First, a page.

• The Fall of the House of Zeus

  • The Rise and Ruin of America's Most Powerful Trial Lawyer
  • By: Curtis Wilkie
  • Narrated by: Sean Runnette
  • Length: 13 hrs and 41 mins
  • 4.5 out of 5 stars (204 ratings)

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The Fall of the House of Zeus

By: Curtis Wilkie
Narrated by: Sean Runnette
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Publisher's Summary

The Fall of the House of Zeus tells the story of Dickie Scruggs, arguably the most successful plaintiff's lawyer in America. A brother-in-law of Trent Lott, the former U.S. Senate majority leader, Scruggs made a fortune taking on mass tort lawsuits against "Big Tobacco" and the asbestos industries. He was hailed by Newsweek as a latter-day Robin Hood and portrayed in the movie The Insider as a dapper aviator-lawyer. Scruggs's legal triumphs rewarded him lavishly, and his success emboldened both his career maneuvering and his influence in Southern politics - but at a terrible cost, culminating in his spectacular fall, when he was convicted for conspiring to bribe a Mississippi state judge.

Here Mississippi is emblematic of the modern South, with its influx of new money and its rising professional class, including lawyers such as Scruggs, whose interests became inextricably entwined with state and national politics. Based on extensive interviews, transcripts, and FBI recordings never made public, The Fall of the House of Zeus exposes the dark side of Southern and Washington legal games and power politics: the swirl of fixed cases, blocked investigations, judicial tampering, and a zealous prosecution that would eventually ensnare not only Scruggs but his son, Zach, in the midst of their struggle with insurance companies over Hurricane Katrina damages. In gripping detail, author Curtis Wilkie crafts an authentic legal thriller propelled by a "welter of betrayals and personal hatreds," providing large supporting parts for Trent Lott and Jim Biden, brother of then-senator Joe, and cameos by John McCain, Al Gore, and other D.C. insiders and influence peddlers. Above all, we get to see how and why the mighty fail and fall, a story as gripping and timeless as a Greek tragedy.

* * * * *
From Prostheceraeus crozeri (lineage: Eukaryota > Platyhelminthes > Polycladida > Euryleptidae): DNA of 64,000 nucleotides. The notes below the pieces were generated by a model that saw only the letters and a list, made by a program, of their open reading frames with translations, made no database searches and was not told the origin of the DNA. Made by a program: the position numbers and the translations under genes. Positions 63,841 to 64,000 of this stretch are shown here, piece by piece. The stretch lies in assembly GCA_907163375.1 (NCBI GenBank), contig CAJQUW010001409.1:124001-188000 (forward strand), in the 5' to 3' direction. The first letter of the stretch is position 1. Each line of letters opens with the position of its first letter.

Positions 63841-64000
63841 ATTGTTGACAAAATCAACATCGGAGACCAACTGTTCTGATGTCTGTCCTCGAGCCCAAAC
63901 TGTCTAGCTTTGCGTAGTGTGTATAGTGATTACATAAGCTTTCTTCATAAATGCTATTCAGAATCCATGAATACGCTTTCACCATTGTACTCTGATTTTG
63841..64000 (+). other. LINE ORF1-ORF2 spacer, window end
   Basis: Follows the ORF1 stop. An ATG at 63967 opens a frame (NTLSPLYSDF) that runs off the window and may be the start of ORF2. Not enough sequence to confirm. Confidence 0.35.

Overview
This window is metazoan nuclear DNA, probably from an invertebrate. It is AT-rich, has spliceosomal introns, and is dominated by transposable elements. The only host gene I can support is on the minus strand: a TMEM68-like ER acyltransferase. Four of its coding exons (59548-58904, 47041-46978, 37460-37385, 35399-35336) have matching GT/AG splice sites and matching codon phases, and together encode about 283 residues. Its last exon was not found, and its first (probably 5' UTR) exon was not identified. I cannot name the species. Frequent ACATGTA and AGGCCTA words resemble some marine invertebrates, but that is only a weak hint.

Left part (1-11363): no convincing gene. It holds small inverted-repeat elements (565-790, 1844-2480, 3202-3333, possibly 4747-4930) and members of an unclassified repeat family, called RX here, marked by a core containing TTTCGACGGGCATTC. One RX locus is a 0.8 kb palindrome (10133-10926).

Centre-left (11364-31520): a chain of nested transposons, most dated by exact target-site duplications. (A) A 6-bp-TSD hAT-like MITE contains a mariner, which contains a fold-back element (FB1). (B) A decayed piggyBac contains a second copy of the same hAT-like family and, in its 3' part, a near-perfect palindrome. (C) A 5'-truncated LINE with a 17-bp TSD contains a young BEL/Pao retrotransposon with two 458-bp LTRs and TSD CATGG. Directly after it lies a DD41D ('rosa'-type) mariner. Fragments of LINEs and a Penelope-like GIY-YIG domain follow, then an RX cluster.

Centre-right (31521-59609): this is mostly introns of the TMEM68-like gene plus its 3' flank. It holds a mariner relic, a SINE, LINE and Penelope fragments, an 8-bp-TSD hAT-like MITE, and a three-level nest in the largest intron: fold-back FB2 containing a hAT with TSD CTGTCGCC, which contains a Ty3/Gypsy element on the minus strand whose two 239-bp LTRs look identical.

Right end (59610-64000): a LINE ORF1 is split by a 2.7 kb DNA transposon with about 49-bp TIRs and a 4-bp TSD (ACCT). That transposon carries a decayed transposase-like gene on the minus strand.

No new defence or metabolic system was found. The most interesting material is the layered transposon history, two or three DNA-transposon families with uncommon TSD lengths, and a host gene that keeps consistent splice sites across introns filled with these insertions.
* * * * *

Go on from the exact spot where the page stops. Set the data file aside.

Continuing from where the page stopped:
©2010 Curtis Wilkie (P)2010 Tantor

Critic Reviews

"A remarkable illustration of how far the mighty can fall." ( Publishers Weekly)

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What listeners say about The Fall of the House of Zeus

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  • Overall
    5 out of 5 stars
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The title says it all - The fall of Scruggs

Would you listen to The Fall of the House of Zeus again? Why?

Yes, because it is masterfully done. You feel as if you are really getting a sense of who Dickie Scruggs is. You don't want to care about this man - this lawyer, but you do. It is kind of the story of a prostitute with a heart of gold. It is great listen and it is probably an even better read. It gives you some insight into why people are driven and why things sometimes turn out wrong, even though they started out right.



What was one of the most memorable moments of The Fall of the House of Zeus?

The most memorable moment is when the law firm, now located in Oxford, Mississippi, learns that Dickie, his son and partners are about to be arrested. Dickie, who has been cruising on pain killers and anti-anxiety medication, is now painfully alert that it is about to all fall down and he basically has nowhere to go.